RANGOON — Anyone reading Burma’s independent media ahead of next month’s historic election might be unaware over 90 political parties are competing, as online platforms and newspapers are plastered with the image of one candidate—Nobel laureate Aung San Suu Kyi.
Just five years ago, newspapers that reported on or published pictures of pro-democracy leader Suu Kyi were penalized by the ruling military junta. Suu Kyi was freed by the junta in 2010 after house arrest for 15 of the previous 21 years.
The change in coverage has been so dramatic since junta-era media controls were relaxed in 2011 that one international media watchdog said the pro-Suu Kyi bias threatened the status of what has been billed as the first free and fair election in the country for 25 years.
“Until and unless there is a free and fair media, we cannot have free and fair elections and a free and fair government too,” said Ma Thida, president of the Burma branch for media watchdog PEN International, when asked about the impact of the pro-Suu Kyi media bias on the vote.
At 7Day News, one of Burma’s best-selling newspapers, Suu Kyi and her National League for Democracy (NLD) party dominate coverage. An analysis of 100 Facebook posts from the last week provided by 7Day News showed 19 posts on the NLD and four on the governing Union Solidarity and Development Party (USDP).
“The public interest is with the NLD,” editor-in-chief Thaung Su Nyein told Reuters. “If you’re writing about another party, no one wants to read that, so they flip it over.”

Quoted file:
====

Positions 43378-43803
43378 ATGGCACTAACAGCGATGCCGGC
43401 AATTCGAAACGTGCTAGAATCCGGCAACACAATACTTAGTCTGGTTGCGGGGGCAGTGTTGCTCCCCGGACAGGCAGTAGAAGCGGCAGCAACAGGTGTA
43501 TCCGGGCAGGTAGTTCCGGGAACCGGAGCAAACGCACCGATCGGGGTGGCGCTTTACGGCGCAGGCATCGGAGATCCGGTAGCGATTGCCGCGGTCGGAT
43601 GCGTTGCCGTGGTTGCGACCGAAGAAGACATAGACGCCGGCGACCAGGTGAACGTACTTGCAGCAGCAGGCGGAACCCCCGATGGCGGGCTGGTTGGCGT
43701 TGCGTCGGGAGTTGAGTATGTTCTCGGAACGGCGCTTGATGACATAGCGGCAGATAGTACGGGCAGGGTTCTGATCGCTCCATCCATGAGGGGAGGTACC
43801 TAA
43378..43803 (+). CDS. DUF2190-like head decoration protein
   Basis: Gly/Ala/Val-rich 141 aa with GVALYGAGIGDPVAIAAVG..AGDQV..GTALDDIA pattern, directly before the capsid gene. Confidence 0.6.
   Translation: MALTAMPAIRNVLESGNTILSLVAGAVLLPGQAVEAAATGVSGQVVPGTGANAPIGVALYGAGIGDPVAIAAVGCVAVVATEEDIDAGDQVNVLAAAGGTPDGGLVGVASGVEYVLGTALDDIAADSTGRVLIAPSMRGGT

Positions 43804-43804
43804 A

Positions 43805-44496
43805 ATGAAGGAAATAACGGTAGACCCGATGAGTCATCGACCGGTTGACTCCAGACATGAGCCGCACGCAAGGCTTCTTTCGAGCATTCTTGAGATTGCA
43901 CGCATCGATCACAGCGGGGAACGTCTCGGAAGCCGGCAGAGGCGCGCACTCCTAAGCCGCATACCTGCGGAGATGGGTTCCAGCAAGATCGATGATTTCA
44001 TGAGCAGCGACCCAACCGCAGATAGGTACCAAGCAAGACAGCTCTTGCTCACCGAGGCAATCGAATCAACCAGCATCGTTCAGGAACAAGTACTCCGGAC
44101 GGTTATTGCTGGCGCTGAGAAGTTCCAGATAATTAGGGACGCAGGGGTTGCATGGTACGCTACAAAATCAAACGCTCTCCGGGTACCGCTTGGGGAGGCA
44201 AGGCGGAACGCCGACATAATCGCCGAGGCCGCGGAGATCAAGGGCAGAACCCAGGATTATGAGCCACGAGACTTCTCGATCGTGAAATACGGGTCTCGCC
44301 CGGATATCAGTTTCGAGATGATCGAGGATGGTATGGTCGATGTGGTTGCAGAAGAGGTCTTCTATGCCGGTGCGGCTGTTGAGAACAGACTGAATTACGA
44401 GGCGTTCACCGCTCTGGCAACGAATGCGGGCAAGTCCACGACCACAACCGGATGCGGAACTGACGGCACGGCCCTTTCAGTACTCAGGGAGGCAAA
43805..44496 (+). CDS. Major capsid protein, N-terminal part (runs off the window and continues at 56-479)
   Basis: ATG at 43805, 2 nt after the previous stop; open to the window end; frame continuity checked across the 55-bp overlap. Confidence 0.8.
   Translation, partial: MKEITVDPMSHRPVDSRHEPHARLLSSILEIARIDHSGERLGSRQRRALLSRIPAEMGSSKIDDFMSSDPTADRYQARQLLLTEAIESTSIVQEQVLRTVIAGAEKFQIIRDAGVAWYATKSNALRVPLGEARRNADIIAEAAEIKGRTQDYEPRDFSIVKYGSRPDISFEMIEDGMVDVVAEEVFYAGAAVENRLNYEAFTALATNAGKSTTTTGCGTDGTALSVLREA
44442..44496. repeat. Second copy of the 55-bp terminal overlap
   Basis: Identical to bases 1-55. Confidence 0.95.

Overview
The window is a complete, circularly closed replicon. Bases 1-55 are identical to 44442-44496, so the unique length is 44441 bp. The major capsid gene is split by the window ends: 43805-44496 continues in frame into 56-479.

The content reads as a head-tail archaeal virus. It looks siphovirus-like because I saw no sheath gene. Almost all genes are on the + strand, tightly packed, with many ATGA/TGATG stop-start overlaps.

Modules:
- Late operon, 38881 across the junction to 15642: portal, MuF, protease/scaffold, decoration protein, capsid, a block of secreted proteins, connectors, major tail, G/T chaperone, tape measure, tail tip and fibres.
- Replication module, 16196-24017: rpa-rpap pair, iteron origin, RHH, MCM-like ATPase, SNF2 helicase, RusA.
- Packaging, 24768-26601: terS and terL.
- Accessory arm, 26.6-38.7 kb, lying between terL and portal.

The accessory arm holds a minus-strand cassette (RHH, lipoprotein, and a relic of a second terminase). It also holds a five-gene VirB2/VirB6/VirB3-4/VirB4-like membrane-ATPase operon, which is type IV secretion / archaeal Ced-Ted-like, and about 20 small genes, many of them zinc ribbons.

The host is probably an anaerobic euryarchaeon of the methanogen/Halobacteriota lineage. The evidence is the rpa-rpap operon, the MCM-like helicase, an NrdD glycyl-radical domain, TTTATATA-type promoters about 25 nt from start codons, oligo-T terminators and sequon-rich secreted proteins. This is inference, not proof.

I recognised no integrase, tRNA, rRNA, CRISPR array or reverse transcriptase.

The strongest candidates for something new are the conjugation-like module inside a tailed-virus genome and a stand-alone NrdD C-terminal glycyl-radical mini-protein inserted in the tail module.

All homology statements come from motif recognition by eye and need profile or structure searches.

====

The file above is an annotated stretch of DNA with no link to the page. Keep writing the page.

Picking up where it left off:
State-run television and print media, however, continue to dedicate most of their coverage to President Thein Sein.
Suu Kyi’s rock-star status in the private media contrasts with coverage ahead of the 1990 election, when all media was state-run and toed a pro-government line, and Suu Kyi was under house arrest and unable to campaign.
The NLD won with a landslide despite the restrictions, but the military ignored the result of the vote.
Now, journalists in Burma will cover the Nov. 8 election with few restrictions and many make no secret of their support for the democracy icon. Some address her as “Mother Suu.”
“I love her. To write anything critical or negative about her, I have to think very carefully,” said Naw Ko Ko, a politics writer for newspaper The Voice.
If the NLD wins the vote, as is widely expected, Suu Kyi has said she plans to lead the next government, even though the Constitution drafted by the military bars her from becoming president.
The campaigns of other opposition parties, as well as that of the ruling USDP, have been given short shrift in the independent press. The USDP did not respond to a request for comment.
The ruling party is comprised largely of former military officers and was created from a social movement established by the former junta.
The bias toward the NLD reflects the fact that the election “is a revolution for most people—this is the chance to throw away these guys, to kick them out,” said Thiha Saw, president of the Myanmar Journalists Association.